There are so many great reviewers out there whose work isn’t getting enough attention. With the recently added feature of Borna’s Monthly Book Roundup here on Sahar’s Reviews, I was hoping to share with insatiable readers of this review site more of the same.
The response has been very positive, and requests were sent it for more such features. So I reached out to a friend of mine who is into movie reviews to start a similar feature. It is my pleasure to present to you the insightful Maeve. Her movie reviews are very insightful yet easy to read, which I feel is due to a combination of the clarity with which she expresses herself but also because she doesn’t feel the urge to write using big words and complicated sentence structures.
In light of my recent focus on books about food and diet, the feature will launch with Maeve’s review of the movie Food, Inc. As one of my friends recently told me, do not venture into this area of inquiry unless you are ready and willing to let go of processed food, because after you know what it’s about, those items are no longer as nearly appealing as they used to be.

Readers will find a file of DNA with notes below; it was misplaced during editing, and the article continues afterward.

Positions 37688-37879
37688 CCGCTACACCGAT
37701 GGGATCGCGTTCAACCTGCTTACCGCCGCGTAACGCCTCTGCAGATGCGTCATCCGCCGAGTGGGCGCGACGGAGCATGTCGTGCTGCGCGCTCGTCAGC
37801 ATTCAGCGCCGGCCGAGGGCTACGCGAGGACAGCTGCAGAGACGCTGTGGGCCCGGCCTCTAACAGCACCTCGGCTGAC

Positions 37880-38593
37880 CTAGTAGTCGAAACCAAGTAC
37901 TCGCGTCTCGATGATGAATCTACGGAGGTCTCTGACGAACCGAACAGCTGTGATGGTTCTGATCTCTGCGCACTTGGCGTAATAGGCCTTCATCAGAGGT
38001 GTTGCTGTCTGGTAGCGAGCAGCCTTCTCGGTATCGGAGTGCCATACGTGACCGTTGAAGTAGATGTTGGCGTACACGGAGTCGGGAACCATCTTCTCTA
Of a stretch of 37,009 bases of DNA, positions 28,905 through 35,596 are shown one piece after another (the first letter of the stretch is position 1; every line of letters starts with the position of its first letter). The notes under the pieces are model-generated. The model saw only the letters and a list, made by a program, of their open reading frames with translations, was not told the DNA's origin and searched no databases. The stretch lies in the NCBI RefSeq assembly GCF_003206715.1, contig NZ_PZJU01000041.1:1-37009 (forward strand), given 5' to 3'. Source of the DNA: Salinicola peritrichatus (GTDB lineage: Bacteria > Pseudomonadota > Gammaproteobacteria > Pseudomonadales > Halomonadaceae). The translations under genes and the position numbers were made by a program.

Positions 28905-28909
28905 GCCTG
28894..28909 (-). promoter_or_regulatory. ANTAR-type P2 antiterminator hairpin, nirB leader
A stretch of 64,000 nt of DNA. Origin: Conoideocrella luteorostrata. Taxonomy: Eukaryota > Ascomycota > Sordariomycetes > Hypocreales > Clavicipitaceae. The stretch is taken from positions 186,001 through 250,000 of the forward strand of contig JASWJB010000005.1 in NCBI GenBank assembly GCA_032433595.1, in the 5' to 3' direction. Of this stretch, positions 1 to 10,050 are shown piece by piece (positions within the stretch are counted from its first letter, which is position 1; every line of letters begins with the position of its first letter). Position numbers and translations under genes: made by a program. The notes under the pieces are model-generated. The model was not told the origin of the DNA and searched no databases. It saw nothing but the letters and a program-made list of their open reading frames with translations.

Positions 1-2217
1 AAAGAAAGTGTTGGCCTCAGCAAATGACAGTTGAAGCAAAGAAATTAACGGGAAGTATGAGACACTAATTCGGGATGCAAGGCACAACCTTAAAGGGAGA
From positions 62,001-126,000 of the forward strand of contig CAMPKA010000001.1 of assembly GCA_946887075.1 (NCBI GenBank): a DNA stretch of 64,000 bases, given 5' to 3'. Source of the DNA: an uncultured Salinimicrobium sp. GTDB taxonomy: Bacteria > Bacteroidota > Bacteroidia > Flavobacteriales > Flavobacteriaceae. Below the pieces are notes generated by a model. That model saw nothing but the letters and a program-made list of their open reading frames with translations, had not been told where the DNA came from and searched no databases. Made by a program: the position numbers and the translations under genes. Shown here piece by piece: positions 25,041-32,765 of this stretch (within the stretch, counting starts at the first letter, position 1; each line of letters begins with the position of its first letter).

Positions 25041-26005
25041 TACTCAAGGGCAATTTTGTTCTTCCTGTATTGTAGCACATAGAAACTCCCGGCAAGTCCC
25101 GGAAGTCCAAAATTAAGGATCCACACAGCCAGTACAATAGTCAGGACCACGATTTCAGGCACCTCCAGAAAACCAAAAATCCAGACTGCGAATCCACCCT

Food Inc. — The Ethics of Eating, by Maeve
Drawing on Eric Schlosser’s Fast Food Nation and Michael Pollan’s The Omnivore’s Dilemma, director Robert Kenner’s documentary explores the food industry’s detrimental effects on our health and environment. Kenner spotlights the men and women who are working to reform an industry rife with monopolies, questionable interpretations of laws and subsidies, political ties and rising rates of E. coli outbreaks.
First I would like to thank the reader who voted in the poll and suggested this film. Secondly I would like to advocate that *everyone* watch this. If you haven’t seen it, it’s on Netflix Instant. Watch it now. Ok, on with the post.
Robert Kenner begins this documentary saying that the food industry has changed more in the last 50 years than in the previous 10,000 and that his hope in creating this documentary is to “pull the veil back” and show people how they are really eating and where there food had come from.
Remove the veil from their eyes, and enlighten their hearts with the light of guidance. —‘Abdu’l-Bahá
This is a veil that I myself have been pulling back slowly but surely over this past decade, and it is quite shocking and disheartening. Our food industry has become so industrialized and so far removed from those consuming the food that it’s interests no longer match those of the consumers.
Read the rest of the review here.